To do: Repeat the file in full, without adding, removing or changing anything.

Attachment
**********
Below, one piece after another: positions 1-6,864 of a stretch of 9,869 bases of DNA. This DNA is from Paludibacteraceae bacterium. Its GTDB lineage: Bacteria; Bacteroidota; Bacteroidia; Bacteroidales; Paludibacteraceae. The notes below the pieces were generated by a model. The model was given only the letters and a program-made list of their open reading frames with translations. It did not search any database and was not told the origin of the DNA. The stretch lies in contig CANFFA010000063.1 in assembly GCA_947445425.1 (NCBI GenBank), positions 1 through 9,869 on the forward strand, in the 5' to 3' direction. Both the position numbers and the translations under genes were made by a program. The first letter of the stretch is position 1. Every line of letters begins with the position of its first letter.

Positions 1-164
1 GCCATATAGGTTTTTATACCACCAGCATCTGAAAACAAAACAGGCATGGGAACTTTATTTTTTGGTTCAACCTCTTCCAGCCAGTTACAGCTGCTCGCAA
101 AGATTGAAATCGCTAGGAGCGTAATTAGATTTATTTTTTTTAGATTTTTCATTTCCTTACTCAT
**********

Below, one piece after another: positions 1-6,864 of a stretch of 9,869 bases of DNA. This DNA is from Paludibacteraceae bacterium. Its GTDB lineage: Bacteria; Bacteroidota; Bacteroidia; Bacteroidales; Paludibacteraceae. The notes below the pieces were generated by a model. The model was given only the letters and a program-made list of their open reading frames with translations. It did not search any database and was not told the origin of the DNA. The stretch lies in contig CANFFA010000063.1 in assembly GCA_947445425.1 (NCBI GenBank), positions 1 through 9,869 on the forward strand, in the 5' to 3' direction. Both the position numbers and the translations under genes were made by a program. The first letter of the stretch is position 1. Every line of letters begins with the position of its first letter.

Positions 1-164
1 GCCATATAGGTTTTTATACCACCAGCATCTGAAAACAAAACAGGCATGGGAACTTTATTTTTTGGTTCAACCTCTTCCAGCCAGTTACAGCTGCTCGCAA
101 AGATTGAAATCGCTAGGAGCGTAATTAGATTTATTTTTTTTAGATTTTTCATTTCCTTACTCAT